Like most publishers today, we use the electronic file the author sends us to set the type. Whether you send a CD to a mass market publisher in New York, or e-mail a small publisher a copy as an e-mail attachment, your publisher will use your own data file to set up your book. That is why it is super important for authors to turn in error-free copy and to follow submission guidelines, or, failing that, at least to be consistent in how they prepare the manuscript.

Don't "type" your copy as if the computer were a typewriter, putting a return at the end of every line. Yes, some people still do that, but it leaves a lot of unneeded returns in the file and if they're there, your publisher will have to go in and take them all out by hand.

If you live outside the USA and are applying to a US publisher, it's simple courtesy to set your spell check to US English for that final check.

The biggest favor you can do yourself, or your potential publisher, is to be consistent when you type the manuscript. If you use the tab for paragraph indents, use it all the time. Don't tab half and use the space bar for the other half. That way if the typesetting program inserts it's own indents and the tabs become double indents, we can search for the tabs and replace them with nothing and automatically remove the problem.

There was a time when editors read and made notes on your copy, when typesetters took that copy and typed it in, when proof readers read for errors and copy editors checked grammar and facts, but today -- even in the big houses -- less and less of that is going on. More and more publishers depend on you, the writer, to send in copy that is ready to print.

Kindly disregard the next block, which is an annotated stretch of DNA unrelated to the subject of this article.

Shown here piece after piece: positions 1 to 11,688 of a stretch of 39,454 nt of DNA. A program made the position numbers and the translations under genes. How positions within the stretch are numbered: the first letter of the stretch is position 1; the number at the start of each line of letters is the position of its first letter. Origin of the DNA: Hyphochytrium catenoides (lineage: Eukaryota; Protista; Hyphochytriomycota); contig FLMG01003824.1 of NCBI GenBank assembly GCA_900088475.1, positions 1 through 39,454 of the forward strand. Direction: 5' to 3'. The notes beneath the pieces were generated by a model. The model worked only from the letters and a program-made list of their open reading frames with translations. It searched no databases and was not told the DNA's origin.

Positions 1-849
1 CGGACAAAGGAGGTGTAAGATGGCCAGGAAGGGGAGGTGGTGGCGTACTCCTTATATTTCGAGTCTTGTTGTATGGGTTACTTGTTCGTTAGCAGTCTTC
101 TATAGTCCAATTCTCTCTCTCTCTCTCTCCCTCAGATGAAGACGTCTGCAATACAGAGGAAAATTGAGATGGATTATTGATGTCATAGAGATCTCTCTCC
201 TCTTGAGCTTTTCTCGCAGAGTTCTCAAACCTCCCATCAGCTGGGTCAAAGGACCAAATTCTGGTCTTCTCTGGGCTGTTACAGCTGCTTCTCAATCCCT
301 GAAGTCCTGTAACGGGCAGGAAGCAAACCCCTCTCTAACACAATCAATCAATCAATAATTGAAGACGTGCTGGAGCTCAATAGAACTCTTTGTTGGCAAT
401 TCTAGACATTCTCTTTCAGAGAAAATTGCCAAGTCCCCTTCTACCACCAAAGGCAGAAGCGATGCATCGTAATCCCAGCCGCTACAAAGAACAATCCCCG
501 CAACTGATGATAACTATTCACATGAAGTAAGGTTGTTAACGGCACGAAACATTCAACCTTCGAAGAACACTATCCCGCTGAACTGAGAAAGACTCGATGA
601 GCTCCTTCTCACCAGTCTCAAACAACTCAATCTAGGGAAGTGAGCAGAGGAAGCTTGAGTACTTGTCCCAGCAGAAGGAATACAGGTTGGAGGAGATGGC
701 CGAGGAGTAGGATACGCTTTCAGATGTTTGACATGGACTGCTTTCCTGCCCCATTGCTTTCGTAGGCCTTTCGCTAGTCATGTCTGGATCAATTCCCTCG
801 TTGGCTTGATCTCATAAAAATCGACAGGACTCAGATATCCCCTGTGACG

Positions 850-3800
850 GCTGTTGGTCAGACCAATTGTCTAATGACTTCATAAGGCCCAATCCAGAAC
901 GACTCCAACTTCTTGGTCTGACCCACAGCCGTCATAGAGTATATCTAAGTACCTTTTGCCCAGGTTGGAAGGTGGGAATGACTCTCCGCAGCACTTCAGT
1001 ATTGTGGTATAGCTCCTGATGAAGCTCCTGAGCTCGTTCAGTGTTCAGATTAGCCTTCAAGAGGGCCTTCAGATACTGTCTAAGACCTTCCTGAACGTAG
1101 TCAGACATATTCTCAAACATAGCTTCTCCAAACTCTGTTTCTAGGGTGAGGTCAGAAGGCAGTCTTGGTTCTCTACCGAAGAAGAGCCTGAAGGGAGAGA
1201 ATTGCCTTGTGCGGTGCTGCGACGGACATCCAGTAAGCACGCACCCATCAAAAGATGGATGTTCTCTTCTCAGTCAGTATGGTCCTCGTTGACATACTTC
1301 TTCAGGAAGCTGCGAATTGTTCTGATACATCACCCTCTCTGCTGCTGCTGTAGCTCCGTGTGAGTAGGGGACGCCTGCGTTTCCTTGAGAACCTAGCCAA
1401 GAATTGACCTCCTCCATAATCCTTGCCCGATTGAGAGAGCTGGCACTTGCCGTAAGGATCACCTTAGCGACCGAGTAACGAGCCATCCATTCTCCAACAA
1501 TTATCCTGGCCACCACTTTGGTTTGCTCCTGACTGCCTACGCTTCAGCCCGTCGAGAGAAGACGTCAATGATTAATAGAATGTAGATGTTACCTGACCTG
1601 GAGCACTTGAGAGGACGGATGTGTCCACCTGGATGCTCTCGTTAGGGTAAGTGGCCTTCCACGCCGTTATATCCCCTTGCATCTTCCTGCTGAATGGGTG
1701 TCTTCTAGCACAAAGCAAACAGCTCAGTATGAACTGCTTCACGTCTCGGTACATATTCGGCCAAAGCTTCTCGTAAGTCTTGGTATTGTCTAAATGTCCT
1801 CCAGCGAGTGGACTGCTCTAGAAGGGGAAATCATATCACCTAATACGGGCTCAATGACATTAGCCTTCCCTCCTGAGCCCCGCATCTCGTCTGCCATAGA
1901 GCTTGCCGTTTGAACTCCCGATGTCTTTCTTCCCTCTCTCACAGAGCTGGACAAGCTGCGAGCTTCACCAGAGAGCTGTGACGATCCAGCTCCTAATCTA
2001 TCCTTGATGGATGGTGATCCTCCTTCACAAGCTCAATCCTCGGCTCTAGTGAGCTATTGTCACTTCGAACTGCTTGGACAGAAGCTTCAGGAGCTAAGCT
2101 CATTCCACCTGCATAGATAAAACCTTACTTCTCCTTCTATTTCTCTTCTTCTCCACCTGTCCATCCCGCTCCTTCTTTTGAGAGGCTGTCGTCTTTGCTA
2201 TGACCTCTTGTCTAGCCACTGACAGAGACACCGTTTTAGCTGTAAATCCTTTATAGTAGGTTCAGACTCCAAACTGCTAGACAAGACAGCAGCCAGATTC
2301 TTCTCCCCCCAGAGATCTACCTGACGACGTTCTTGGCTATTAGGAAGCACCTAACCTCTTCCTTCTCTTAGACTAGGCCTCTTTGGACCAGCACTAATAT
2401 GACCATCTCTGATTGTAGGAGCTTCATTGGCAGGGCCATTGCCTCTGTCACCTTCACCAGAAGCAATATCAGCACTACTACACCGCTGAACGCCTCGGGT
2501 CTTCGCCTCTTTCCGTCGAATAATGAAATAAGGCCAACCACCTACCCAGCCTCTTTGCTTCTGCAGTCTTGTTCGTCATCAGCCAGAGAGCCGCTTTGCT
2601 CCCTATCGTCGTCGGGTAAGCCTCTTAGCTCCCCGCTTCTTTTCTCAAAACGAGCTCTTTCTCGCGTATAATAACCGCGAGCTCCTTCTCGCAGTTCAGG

Friday, November 13, 2009

EPIC Cover Awards - Deadline Extended

For those of you who designed your own covers, or who'd just like some extra publicity for your books, the deadline on the Ariana Awards for Covers at EPIC has been extended to November 30.

Details are available at the EPIC web site:

Those with questions and suggestions should contact me.

arline chase

Thursday, November 12, 2009

How did it get to be Thursday?

It was Monday, I swear, and I blinked twice and here we are!

Thanks to Tonya Ramagos, FIGHTING FOR A DREAM, and Joan L. Cannon, MAIDEN RUN, who send corrections in that time. I will get right on them.

Thanks, too, to those who sent in contracts this week. I will have them in the mail to you by tomorrow.

Wednesday, November 11, 2009

Question about sales figures and search statistics

When new books come out, or if an author hasn't heard from us in awhile, it's not unusual for us to get questions from authors about how their title is doing. The truth is we have no way to know for sure.

If we are not too busy, we will go to one or two affiliates and check the "best selling" ratings on the site to see where the title is listed and report based on that information, something any visitor to the site can do.

We do not get hard sales figures from several affiliates until up to 6 months after sales when we are paid. That's why we try to include date of sale in our reports. When we look at the various distribution sites for feedback, we can only tell which books have been searched, not whether customers actually bought them or not. We know, of course, if copies sell through Write Words Inc.'s web site, but we sell far more books through affiliates that we sell directly, because most customers go to the big sites.

Now don't get us wrong. It's a GOOD thing to e-mail your friends when a new book comes out, to send out press releases and talk about your title on newsgroups and lists where you may be a member, to do radio interviews and blog tours and in general beat the drums. It's helpful too, to provide a link from your website to direct sales to the Write Words site, as you make more money on e-books if they sell there.